…Beware the Ides
Caesar: The ides of March are come.
Soothsayer: Aye, Caesar; but not gone.
Shakespeare’s “Julius Caesar” (Act 3, Scene 1)
We’re halfway through March, which means many of us are entering that supposed “lamb” portion of the month. However, with snow still on the forecast horizon, I wouldn’t pack up those snow boots just yet.
It also means that we’ve reached the Ides of March. Yes that’s right, another “holiday.” Nestled right in between Pi Day and St. Patrick’s Day is another little holiday that reminds us that if you declare yourself the permanent dictator of Rome, you will get stabbed in the back…literally.
In honor of the “holiday,” this March the 15th, we thought we’d participate in some #ShakespeareSunday festivities. Although its historical accuracy is questionable, Shakespeare’s telling of “Julius Caesar” is definitely the most well-known to the modern audience, as prophesied by the playwright himself:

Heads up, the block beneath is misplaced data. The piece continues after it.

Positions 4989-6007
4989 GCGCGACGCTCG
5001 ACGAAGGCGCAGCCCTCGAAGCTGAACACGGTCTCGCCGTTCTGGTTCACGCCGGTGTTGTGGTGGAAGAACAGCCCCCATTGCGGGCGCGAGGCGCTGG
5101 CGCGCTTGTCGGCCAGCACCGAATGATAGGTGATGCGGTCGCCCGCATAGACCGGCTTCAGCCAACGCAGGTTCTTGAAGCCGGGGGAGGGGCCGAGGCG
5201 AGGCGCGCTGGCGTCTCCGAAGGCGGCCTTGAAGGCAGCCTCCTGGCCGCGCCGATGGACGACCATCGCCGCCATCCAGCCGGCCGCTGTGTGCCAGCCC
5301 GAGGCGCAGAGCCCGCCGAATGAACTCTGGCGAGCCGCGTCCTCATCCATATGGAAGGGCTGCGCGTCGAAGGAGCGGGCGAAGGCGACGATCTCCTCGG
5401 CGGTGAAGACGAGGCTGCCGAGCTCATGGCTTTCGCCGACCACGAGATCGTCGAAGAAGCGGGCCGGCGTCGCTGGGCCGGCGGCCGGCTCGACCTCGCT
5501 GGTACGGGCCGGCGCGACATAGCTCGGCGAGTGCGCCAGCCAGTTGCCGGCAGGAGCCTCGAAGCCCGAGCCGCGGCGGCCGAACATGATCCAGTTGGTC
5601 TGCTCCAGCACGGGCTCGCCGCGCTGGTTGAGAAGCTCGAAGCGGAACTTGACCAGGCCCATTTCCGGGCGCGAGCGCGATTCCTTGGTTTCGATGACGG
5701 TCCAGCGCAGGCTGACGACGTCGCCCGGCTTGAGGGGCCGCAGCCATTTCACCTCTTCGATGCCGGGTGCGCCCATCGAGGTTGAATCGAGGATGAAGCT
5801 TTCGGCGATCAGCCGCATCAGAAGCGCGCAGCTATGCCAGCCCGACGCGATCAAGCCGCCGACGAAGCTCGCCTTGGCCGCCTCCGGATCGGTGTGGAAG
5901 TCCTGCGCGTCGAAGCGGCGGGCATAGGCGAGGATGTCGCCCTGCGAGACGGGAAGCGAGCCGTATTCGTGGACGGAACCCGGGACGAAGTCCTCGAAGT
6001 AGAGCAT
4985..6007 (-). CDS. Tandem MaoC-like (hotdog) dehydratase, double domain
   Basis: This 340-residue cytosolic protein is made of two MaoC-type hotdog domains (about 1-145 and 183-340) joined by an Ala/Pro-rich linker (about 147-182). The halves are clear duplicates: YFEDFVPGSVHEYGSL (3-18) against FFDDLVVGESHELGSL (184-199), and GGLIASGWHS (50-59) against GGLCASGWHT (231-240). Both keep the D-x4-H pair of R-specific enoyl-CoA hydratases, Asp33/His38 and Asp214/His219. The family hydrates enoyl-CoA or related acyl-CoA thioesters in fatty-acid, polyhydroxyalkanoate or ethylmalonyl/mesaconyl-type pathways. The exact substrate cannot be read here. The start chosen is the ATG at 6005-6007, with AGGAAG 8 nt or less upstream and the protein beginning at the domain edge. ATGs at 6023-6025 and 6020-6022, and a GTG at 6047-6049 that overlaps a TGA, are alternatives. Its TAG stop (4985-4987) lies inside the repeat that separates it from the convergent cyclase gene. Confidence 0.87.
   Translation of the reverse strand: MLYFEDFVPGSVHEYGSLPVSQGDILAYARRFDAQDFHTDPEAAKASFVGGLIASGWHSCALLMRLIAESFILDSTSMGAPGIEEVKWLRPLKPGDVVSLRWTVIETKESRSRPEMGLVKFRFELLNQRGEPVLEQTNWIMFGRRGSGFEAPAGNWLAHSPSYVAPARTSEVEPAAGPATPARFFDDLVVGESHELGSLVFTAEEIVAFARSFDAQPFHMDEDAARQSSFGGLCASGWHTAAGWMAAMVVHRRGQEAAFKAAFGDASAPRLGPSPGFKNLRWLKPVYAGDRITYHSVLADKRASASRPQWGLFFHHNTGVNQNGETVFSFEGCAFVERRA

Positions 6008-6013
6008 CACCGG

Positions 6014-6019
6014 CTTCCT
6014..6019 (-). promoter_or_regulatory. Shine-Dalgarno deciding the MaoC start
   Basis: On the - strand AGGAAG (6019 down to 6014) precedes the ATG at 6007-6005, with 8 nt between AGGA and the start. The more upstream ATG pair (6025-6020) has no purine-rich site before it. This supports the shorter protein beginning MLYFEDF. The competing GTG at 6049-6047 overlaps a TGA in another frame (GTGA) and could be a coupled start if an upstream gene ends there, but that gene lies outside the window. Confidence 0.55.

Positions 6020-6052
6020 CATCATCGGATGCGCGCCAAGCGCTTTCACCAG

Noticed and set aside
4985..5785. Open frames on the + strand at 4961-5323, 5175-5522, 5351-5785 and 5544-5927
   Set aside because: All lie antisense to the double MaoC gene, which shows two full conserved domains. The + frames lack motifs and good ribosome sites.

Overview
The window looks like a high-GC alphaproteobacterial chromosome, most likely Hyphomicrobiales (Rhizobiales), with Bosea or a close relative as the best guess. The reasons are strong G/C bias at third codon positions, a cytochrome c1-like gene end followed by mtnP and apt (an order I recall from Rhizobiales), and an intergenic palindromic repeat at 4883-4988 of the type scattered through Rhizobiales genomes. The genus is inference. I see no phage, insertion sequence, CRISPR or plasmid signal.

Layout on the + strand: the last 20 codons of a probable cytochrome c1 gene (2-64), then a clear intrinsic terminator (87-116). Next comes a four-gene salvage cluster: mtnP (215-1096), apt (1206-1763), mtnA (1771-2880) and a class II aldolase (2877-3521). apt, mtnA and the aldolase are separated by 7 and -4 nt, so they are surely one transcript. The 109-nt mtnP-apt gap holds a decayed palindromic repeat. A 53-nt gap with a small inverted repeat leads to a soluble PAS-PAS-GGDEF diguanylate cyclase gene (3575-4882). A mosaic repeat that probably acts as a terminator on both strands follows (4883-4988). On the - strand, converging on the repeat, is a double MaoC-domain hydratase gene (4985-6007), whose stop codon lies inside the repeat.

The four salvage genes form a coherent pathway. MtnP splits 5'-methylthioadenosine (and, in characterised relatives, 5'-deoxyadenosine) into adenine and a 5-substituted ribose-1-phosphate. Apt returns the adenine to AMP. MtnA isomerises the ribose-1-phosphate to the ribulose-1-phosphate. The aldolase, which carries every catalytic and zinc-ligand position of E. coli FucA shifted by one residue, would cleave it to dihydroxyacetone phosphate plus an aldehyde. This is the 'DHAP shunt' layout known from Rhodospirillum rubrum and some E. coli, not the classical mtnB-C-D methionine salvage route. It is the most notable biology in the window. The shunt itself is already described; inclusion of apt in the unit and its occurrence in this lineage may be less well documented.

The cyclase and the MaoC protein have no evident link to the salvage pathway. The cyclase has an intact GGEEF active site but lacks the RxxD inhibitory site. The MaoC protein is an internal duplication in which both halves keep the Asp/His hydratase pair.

How many ages hence
Shall this our lofty scene be acted o’er,
In states unborn, and accents yet unknown!
“Julius Caesar” (Act 3, Scene 1)
So, this Ides of March, we’ll leave you with this:
Cowards die many times before their deaths;
The valiant never taste of death but once.
“Julius Caesar” (Act 2, Scene 2)
Friends, Romans, countrymen, lend me your ears;
I come to bury Caesar, not to praise him.
The evil that men do lives after them;
The good is oft interred with their bones;
So let it be with Caesar. The noble Brutus
Hath told you Caesar was ambitious:
If it were so, it was a grievous fault;
And grievously hath Caesar answer’d it.
Here, under leave of Brutus and the rest, —
For Brutus is an honorable man;
So are they all, all honorable men, —
Come I to speak in Caesar’s funeral.
He was my friend, faithful and just to me:
But Brutus says he was ambitious;
And Brutus is an honorable man.
“Julius Caesar” (Act 3, Scene 2)
More on the Story: Smithsonian
…just for fun: